The fluid produced by the kidneys
Urine then goes to the urinary bladder
Layer of tissue around renal pelvis
Layer of tissue around the medulla
Filtering units within the kidney Nephrons ANATOMY OF A KIDNEY (1.25 million in each kindey) COMPONENTS OF A NEPHRON GLOMERULUS-
a capillary bed
filters various substances from the blood
capsule surrounding the glomerulus
a small tube
extends from Bowman's capsule
has parts: Proximal convoluted tubule, loop of Henle and distal convoluted tube.
PERITUBULAR CAPILLARY BED-
a second capillary bed
surrounds the three part tubule above 11.3.3- Annotate a diagram of a glomerulus and associated nephron to show the function of each part 11.3.3- Annotate a diagram of a glomerulus and associated nephron to show the function of each part Why can diabetes lead to the presence of glucose in urine? "100% of the glucose in the filtrate is reabsorbed into the peritubular capillary bed by active transport..." ULTRAFILTRATON Efferent Arteriole Afferent Arteriole BOWMAN'S CAPSULE Filtrate Beginning of Proximal Convoluted Tubule Basement Membrane Glomerulus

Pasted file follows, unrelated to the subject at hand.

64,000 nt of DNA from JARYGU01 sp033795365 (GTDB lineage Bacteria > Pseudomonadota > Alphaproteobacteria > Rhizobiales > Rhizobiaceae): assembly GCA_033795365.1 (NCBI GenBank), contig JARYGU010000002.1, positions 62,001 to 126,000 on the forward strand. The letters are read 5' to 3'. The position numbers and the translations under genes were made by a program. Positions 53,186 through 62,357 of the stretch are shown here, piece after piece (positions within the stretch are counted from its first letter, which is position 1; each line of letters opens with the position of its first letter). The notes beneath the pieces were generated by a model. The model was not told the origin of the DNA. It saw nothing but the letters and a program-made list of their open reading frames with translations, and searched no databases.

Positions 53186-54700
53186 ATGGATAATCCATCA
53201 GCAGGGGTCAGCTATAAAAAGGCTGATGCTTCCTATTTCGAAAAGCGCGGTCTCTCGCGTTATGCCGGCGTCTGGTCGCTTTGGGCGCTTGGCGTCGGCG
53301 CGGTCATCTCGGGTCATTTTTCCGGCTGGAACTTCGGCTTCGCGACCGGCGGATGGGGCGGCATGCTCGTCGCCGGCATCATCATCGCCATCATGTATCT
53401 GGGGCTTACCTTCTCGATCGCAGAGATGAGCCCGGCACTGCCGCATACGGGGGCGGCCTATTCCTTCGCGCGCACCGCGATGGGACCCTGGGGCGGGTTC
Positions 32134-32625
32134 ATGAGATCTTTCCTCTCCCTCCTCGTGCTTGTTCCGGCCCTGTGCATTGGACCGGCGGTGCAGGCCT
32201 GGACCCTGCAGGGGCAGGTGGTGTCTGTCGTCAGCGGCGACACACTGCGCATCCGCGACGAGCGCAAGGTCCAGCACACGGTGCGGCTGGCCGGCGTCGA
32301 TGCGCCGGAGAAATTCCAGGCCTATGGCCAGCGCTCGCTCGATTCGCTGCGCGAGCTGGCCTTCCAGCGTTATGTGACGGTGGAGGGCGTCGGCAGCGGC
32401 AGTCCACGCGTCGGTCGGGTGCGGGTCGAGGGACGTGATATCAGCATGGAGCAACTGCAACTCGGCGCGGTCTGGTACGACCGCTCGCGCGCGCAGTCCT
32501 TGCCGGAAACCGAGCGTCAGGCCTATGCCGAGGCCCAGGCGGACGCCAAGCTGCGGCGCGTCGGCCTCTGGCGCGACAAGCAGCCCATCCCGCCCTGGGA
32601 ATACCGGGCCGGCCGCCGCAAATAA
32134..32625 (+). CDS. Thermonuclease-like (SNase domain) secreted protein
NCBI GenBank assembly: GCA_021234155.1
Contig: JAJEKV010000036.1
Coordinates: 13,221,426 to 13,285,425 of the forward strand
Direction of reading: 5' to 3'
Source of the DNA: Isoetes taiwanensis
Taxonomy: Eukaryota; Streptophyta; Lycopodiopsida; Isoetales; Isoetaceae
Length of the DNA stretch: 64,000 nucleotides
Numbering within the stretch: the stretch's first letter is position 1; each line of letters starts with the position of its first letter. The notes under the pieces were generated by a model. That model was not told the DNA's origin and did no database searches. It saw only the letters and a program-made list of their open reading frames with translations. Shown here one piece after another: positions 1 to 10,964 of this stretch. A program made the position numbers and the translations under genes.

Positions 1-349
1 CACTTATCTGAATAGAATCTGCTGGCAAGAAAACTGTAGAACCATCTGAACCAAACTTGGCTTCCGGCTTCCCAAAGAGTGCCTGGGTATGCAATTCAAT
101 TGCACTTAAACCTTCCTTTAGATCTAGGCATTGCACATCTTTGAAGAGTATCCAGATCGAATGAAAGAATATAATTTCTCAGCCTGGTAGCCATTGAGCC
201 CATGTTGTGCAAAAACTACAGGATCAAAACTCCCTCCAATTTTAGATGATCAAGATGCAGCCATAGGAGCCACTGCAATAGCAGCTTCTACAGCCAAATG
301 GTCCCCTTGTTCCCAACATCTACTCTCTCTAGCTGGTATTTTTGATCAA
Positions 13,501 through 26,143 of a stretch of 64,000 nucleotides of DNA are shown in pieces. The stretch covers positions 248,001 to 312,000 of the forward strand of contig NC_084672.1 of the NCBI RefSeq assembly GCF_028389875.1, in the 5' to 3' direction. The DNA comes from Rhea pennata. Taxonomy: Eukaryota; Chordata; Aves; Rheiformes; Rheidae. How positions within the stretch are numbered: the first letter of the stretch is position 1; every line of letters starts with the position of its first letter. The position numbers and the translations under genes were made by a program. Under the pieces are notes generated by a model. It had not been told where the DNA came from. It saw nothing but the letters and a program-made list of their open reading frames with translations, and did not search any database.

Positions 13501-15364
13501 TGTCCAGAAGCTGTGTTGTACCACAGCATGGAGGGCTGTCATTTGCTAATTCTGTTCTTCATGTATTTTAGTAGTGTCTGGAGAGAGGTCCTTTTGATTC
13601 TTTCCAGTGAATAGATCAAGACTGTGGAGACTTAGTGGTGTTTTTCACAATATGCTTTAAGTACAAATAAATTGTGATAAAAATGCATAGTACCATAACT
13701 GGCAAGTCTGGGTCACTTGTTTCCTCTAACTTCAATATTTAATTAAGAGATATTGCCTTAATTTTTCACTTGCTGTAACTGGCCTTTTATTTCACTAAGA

(fenestrated capillary bed) 11.3.4- Explain the process of ultrafiltration, including blood pressure, fenestrated blood capillaries, and basement membrane. Ultrafiltration:
the term used to describe the process by which various substances are filtered through the glomerulus and its fenestrations under the abnormally high blood pressure in this capillary bed. Fluid that is ultrafiltrated through the glomerulus and its fenestrations Passes through the basement membrane